Originally founded in Ukraine in 2008 and headquartered in Paris, the international women’s rights group FEMEN has now opened a branch in Turkey. In order to publicize their opposition to what they call men’s “economic, cultural and ideological oppression” of women, FEMEN activists stage nude protests in public and paint slogans on their naked bodies. Furthermore, given its atheism, the group has attacked religious symbols and institutions.
About This Article
Although FEMEN-Turkey is likely to face immense pressure from Turkish authorities because of the country’s restrictive laws on public morality, popular indifference is likely to be a bigger problem. It is fair to speculate that most women in Turkey will shy away from FEMEN because of its nudity. Conversely, most Turkish men, who have much to learn about women’s rights, are likely to miss the point and will focus on the sight of semi-naked women.
Turkey, of course, is no stranger to FEMEN activism. In 2008, the group held its first demonstration outside the Turkish Embassy in Kyiv. The group’s activists, dressed as “sexy nurses,” protested the deluge of Turkish men who visit Ukraine for “sex tourism.” The following year, concerned that the deluge of thousands of male football fans would worsen conditions for women working in Ukraine’s sex industry, the group adopted its signature method of naked protest against the 2012 European football championship in Ukraine.
Since then, FEMEN has held many protests in different European cities, including one in Istanbul in March 2012 on International Women’s Day. The group also posted a short video in solidarity with the Gezi protests that rocked Turkey last summer.
But that pro-Gezi video showed how, much like Turkish men missing the point about FEMEN, the group may be missing the point about Turkey. In their solidarity video, the activists droned on about “resisting Islamization.” However, as many Al-Monitor contributors have pointed out, the Gezi protests were more about resisting the Justice and Development Party (AKP) government’s authoritarianism and crass negligence of social justice and the environment, not “Islamization.” A group that gained prominence during last summer’s protests is called “anti-capitalist Muslims,” hardly an outfit that would resist Islamization.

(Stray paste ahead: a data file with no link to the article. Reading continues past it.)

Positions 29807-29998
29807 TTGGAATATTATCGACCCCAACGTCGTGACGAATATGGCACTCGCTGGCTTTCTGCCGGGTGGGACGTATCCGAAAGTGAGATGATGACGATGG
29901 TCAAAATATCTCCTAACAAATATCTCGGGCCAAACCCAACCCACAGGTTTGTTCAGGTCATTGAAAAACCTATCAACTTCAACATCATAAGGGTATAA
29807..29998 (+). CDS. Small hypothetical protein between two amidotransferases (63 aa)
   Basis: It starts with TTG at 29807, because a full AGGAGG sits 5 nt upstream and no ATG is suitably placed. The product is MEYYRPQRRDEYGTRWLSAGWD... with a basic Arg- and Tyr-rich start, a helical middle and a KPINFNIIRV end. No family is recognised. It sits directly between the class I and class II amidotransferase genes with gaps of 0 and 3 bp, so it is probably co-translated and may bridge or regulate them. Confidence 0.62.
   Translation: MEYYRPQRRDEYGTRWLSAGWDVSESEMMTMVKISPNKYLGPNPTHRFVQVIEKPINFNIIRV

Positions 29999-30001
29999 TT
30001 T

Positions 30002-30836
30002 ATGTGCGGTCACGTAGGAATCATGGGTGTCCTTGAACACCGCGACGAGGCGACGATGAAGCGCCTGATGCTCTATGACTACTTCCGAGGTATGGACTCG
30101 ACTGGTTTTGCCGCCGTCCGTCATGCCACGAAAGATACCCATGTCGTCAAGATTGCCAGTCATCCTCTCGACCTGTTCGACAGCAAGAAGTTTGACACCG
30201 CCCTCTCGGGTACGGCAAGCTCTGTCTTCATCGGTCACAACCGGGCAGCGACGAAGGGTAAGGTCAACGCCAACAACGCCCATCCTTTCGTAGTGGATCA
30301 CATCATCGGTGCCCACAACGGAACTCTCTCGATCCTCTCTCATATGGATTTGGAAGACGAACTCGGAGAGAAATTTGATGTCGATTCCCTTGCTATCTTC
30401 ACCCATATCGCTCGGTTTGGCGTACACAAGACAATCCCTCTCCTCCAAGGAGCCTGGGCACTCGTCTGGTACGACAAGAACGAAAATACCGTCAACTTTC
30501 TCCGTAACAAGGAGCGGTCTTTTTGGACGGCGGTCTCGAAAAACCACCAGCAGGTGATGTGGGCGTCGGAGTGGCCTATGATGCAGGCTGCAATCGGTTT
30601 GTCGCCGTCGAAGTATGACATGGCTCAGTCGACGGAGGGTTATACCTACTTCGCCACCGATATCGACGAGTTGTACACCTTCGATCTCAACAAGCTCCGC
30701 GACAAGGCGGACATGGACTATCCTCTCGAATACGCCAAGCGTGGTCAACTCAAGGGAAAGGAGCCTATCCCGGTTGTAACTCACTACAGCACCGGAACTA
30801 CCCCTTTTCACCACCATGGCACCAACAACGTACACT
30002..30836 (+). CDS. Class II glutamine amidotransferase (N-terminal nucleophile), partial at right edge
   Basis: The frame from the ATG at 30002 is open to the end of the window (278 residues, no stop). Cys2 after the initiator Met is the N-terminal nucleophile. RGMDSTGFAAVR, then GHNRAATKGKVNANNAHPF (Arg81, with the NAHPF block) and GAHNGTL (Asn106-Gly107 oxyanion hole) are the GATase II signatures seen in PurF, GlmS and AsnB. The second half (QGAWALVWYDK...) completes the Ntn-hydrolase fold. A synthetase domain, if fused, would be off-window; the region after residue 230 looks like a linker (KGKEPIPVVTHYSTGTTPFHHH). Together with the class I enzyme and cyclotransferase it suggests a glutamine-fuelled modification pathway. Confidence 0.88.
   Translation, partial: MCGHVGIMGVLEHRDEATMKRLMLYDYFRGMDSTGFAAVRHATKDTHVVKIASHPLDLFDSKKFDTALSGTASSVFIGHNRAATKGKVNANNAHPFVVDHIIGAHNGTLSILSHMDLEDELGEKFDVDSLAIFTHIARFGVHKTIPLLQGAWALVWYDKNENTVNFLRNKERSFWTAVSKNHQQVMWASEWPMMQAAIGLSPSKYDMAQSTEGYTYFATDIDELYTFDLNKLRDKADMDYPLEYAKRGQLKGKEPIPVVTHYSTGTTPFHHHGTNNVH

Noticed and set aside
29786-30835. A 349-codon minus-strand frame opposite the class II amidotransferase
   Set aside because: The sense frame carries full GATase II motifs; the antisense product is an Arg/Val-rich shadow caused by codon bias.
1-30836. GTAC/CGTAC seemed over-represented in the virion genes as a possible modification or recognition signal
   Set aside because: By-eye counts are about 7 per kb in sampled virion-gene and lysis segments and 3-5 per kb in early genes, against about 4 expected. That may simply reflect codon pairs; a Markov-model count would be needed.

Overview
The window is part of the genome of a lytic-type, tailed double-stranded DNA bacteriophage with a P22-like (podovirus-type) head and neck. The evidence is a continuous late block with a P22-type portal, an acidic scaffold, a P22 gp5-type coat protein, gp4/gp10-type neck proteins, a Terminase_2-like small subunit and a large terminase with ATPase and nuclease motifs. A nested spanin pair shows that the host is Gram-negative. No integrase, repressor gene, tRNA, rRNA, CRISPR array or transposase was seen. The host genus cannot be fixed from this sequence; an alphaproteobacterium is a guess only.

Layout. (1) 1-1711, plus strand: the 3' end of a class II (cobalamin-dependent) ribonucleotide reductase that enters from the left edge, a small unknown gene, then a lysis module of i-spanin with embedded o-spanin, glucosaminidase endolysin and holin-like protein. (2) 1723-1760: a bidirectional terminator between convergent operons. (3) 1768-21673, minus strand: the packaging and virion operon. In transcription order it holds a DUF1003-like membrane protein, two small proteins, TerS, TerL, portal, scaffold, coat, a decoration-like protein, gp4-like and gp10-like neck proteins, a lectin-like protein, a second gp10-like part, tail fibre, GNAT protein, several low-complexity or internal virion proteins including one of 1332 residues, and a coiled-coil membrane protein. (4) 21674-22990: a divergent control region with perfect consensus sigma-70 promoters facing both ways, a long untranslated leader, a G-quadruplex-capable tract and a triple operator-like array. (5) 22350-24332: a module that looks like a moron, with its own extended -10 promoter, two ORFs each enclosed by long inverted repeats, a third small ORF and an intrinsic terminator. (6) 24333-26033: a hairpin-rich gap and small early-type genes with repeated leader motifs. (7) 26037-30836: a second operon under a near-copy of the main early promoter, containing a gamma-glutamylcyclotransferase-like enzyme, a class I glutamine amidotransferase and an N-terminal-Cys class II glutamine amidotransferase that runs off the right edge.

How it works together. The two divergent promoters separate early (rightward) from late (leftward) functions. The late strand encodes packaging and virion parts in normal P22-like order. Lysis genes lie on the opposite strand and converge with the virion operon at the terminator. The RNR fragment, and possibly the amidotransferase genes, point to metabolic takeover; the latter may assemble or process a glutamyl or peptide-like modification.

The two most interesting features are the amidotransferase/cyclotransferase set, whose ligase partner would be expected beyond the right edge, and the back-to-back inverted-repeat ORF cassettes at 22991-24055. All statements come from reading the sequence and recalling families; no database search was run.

Can FEMEN succeed in Turkey? After all, this is a country where a high-ranking member of the ruling party can get a female TV host fired for her décolletage and where a lingerie shop is forced to shutter its storefront when the prime minister visits the shopping mall where that store is located.
And the problem is not just about politicians. In Turkey, where an overwhelming majority of the people define themselves as Muslim and many women wear the Islamic headscarf, public nudity will alienate potential allies. As Al-Monitor contributor Yasmine Nagaty pointed out last spring, FEMEN’s use of nudity as a uniform, much like the forced veiling of women in many Muslim countries, defeats the argument for liberating women.
FEMEN has other weak spots. The group is faced with accusations that it plays into the hands of the patriarchy by deliberately fielding attractive activists and that it uses some of its rallies to publicize for its corporate sponsors. That FEMEN’s online store sells "boobprints" on canvas, for which purchasers can specify their favorite activist-model, also contradicts the opposition against the objectification of women.
But rather than acting like the proverbial bull in a china shop, FEMEN might tailor its message to fit the medium. There are signs of that: FEMEN paired the announcement of the opening of its Turkish branch with an endorsement of the protests going on at the Middle East Technical University (METU) in Ankara. Even though the announcement contained pictures of a naked Turkish activist, the thrust of the message was solidarity with the protests against the AKP-controlled municipality in Ankara and its partial destruction of the METU forest to build a highway.
If FEMEN picks its fights carefully and sticks to methods that are more in tune with the Turkish context (that means clamping down on the atheism and wearing some clothes), the group might have a chance in its uphill battle against female oppression in Turkey.
Barın Kayaoğlu is finishing his doctorate in history at the University of Virginia. He was recently a Smith Richardson Foundation fellow in International Security Studies at Yale University. Follow him at www.barinkayaoglu.com. On Twitter: @barinkayaoglu and Facebook: BarınKayaoğlu.com